The day Donald Trump’s presidency changed forever
No matter what happens in the next year — or even the next five years — of Donald Trump’s time in office, the first paragraph of his political obituary will contain this sentence (or something close to it): “Trump was impeached by the House on December 18, 2019, becoming only the third president in history to be so admonished.”
That the historic vote was preordained and that it was preceded by six-plus hours of name-calling, vitriol and partisan ugliness shouldn’t distract you from that basic fact. And this one: The impeachment of Trump (and subsequent Senate trial) will mark a clear fissure in his presidency, our politics and the country. In the future, we will think of the Trump presidency as “before he was impeached” and “after he was impeached.”
Now, that doesn’t mean that the historic action — and it is historic, regardless of whether you agree with it — will change much of anything day-to-day in Washington. In fact, one of the most striking things about Wednesday was how normal it all felt. Trump tweeting insults at his political opponents and quote-tweeting praise from his favorite Fox News shows. Republicans defending the President — facts be damned. Democrats insisting that they were doing the right thing, as opposed to the politically savvy thing.
For such a historic day, it all felt mundane. “It doesn’t really feel like we’re being impeached,” Trump joked at a campaign rally in Michigan on Wednesday night.
Maybe that’s how history always looks close up. Less memorable and glamorous — and more gritty and glum — than hindsight makes it look.
But make no mistake: This was history.
Trump, no matter what the Senate does — and the likelihood is they will vote to not remove the President sometime early next year — will have this impeachment on his permanent record and legacy. And that’s true whether or not this impeachment vote lives up to the dire predictions that both sides are making at the moment.
Obviously, if Trump is ousted from office due to blowback from voters who want to punish the party who enabled him — or he is reelected and/or Republicans retake control of the House fueled by a wave of voter discontent about Democrats’ impeachment push — then historians will cite Wednesday’s impeachment vote as a critical moment.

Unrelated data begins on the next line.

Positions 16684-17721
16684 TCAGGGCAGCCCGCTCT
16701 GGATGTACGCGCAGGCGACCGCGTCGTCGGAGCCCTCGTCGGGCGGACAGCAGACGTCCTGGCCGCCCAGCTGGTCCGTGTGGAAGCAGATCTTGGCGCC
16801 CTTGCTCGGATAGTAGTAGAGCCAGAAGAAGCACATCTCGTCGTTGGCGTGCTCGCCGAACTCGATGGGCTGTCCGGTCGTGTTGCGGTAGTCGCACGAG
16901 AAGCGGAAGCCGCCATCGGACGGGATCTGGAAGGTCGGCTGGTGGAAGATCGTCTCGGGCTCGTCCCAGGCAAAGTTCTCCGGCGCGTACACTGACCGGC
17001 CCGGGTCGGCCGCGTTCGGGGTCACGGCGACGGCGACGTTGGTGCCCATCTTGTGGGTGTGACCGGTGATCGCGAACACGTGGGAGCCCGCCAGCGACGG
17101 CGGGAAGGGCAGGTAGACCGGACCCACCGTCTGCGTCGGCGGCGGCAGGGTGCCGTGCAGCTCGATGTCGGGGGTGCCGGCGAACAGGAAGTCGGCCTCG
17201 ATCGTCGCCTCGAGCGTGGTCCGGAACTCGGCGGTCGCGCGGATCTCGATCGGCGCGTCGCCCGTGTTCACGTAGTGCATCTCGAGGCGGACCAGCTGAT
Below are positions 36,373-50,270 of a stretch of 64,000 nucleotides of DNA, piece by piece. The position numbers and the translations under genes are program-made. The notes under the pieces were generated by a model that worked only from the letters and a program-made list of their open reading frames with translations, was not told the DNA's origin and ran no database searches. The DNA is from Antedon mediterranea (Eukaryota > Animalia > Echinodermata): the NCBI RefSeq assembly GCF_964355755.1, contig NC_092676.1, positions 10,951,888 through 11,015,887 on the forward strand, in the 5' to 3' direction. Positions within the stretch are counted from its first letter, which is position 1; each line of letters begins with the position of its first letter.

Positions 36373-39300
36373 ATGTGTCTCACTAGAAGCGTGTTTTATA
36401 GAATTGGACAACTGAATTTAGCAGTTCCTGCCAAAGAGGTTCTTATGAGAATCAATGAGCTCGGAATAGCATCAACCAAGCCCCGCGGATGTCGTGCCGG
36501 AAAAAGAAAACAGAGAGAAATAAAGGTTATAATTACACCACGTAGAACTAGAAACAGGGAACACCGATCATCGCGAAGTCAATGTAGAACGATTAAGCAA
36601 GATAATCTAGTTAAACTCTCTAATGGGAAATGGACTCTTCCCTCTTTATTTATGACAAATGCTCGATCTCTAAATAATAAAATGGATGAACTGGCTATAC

But, even if none of those scenarios come to pass everything after today will be seen in the light of the House’s impeachment vote. Every move Trump makes, every poll that fluctuates, everything that happens in politics between now and November 2020 will be analyzed as part of the reverberations from what happened on this one fateful night in December 2019.
That’s especially true for Trump because all of this is happening a) in his first term and b) less than a year before he faces voters in 2020. That’s a critical difference between the circumstances surrounding Trump’s impeachment and that of the president most recently impeached before him: Bill Clinton.
Clinton was nearing the end of his second term when he was impeached by the House in December 1998. While there were clear and major ripples that followed from Clinton’s impeachment — Republicans losing ground in the House in the the 1998 midterms but retaking the White House two years later — those impacts were not directly visited on Clinton’s presidency.
That won’t be the case with Trump.
And you can be absolutely sure that Trump will not put this whole impeachment thing in his rearview mirror once the Senate trial concludes — and assuming he is not removed from office. Because, um, that’s not what he does — especially when he believes he has been victimized in some way, shape or form.
Even as the House was formally impeaching him, Trump was delivering his own real-time rebuttal at a campaign rally in Michigan; “We did nothing wrong,” Trump told the crowd. “We have tremendous support in the Republican Party.”
That’s just a start. If past is prologue, Trump will bring up Wednesday’s impeachment vote daily — if not more often than that — between now and next November. And if he wins a second term, he will look to this day as the day in which that victory was rooted.
(Here’s a scary but possible thought: If Trump loses, he could claim the whole election was invalidated by the so-called “coup” that Democrats tried to pull on him — and refuse to concede.)
The point is this: No matter what happens tomorrow, next month, in 2020 or beyond, Wednesday is the day that the Trump presidency changed. For better? For worse? Those answers won’t come quickly or easily — maybe not even at the ballot box next year. But when we all look back at it, this will be the day we will remember most.